Tuesday, May 15, 2007

The elephant in the room.

Charles Pierce:
[T]he biggest problem I have with the ongoing presidential campaign is that it is a context in which the most serious issue arising from the last seven years can't be seriously debated -- namely, the egregiously anti-constitutional expansion of executive power based of legal theories that seem to be derived from whatever Prussia has for magic mushrooms. It hasn't even come up, as near as I can recall, in either debate, and it's manifestly more serious than, say, abortion. It is the central place from which all of the depredations of the Avignon Presidency have issued -- whether that be unlimited warmaking power, the misuse of signing statements, the politicization of the Department of Justice, Gitmo and Abu Ghraib, the old energy task force and on and on. Only by breaking that power, and by burying forever the legal philosophy on which it's based, can you begin to clean up the wreckage. The problem is that there's no way to run for president on a platform of weakening the office. All you can do is say that you'll handle the power better and more responsibly than this guy did -- which is exactly the same as saying your seamanship's better than Captain Joe Hazlewood's is.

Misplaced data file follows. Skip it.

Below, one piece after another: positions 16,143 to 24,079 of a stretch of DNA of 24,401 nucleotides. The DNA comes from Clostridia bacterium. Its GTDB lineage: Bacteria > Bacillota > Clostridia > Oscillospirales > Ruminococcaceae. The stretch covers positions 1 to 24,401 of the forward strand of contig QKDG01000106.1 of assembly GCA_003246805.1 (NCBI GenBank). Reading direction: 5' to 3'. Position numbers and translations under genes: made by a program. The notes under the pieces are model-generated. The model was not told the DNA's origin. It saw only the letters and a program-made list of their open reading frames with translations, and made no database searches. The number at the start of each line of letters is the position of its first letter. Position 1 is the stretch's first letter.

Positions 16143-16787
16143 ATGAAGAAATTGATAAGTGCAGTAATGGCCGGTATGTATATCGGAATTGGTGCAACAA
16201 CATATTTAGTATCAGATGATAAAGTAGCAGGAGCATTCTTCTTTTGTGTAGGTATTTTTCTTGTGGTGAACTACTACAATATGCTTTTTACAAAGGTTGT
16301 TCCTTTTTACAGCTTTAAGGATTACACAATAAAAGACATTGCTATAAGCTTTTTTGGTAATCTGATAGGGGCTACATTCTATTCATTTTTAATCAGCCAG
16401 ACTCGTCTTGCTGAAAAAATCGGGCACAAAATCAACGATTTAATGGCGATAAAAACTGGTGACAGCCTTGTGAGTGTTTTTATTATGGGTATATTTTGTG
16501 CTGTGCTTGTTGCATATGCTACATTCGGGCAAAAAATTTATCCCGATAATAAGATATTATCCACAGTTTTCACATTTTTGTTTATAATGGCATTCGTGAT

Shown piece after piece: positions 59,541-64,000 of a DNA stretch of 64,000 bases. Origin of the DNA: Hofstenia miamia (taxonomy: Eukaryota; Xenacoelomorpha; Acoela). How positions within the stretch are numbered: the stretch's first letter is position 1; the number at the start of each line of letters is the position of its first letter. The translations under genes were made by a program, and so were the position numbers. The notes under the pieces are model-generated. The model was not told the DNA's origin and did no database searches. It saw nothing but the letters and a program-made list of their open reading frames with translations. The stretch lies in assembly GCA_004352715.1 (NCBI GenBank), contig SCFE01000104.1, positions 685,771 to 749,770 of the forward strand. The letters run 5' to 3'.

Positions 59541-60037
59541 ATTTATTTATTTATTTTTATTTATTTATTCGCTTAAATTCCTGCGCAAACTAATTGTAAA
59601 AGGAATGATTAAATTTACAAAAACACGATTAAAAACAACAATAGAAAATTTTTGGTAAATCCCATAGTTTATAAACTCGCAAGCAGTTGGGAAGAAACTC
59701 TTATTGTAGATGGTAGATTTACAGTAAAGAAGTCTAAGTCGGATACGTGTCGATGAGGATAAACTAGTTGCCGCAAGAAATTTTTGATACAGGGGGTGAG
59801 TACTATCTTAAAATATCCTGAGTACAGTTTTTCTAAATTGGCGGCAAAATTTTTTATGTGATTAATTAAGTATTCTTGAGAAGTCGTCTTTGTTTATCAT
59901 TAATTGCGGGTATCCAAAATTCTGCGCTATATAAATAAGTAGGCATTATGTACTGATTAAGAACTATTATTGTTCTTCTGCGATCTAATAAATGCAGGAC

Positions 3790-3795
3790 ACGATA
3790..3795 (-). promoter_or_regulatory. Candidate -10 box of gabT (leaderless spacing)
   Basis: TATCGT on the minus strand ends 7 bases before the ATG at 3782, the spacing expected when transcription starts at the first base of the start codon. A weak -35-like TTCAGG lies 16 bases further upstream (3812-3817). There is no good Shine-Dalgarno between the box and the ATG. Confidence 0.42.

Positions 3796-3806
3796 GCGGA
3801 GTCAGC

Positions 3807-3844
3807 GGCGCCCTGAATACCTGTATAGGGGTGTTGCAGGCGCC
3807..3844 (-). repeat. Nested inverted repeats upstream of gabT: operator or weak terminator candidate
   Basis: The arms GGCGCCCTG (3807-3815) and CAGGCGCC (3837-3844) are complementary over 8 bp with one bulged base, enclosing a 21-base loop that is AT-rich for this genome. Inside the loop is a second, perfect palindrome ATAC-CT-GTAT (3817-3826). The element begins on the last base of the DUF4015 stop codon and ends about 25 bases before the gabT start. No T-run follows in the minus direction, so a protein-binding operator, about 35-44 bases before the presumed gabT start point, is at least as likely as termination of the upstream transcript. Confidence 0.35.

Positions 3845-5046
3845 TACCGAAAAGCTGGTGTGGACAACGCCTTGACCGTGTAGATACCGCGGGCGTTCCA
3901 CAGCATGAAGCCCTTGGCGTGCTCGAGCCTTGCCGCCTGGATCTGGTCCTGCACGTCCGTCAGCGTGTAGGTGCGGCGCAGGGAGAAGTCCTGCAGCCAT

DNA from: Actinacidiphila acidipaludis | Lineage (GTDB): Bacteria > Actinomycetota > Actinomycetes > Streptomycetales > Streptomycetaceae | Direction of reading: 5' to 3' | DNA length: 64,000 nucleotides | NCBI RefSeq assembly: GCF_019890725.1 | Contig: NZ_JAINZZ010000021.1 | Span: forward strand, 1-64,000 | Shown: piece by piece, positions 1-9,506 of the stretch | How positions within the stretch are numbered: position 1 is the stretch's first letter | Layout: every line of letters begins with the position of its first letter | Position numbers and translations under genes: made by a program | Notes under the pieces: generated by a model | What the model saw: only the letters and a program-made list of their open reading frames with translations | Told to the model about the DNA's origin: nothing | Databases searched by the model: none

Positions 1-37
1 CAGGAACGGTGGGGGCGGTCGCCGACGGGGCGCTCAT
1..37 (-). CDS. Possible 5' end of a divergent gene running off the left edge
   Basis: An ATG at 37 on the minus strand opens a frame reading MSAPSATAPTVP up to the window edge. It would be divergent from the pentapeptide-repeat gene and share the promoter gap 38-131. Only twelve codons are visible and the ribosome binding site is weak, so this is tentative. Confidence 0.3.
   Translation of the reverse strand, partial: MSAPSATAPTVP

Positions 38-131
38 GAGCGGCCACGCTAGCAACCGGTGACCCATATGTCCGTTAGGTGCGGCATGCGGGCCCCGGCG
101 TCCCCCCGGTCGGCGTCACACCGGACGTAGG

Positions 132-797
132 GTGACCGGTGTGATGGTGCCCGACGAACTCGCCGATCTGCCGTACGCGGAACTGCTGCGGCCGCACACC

Checks and balances. It's silly to expect a President to relinquish the executive branch's power, but when the executive branch is politically weak, one would expect the legislative branch to seize power back. That would require Congress to move beyond investigations to passing reforms. Perhaps this is in the cards. If not, we need to elect better legislators.

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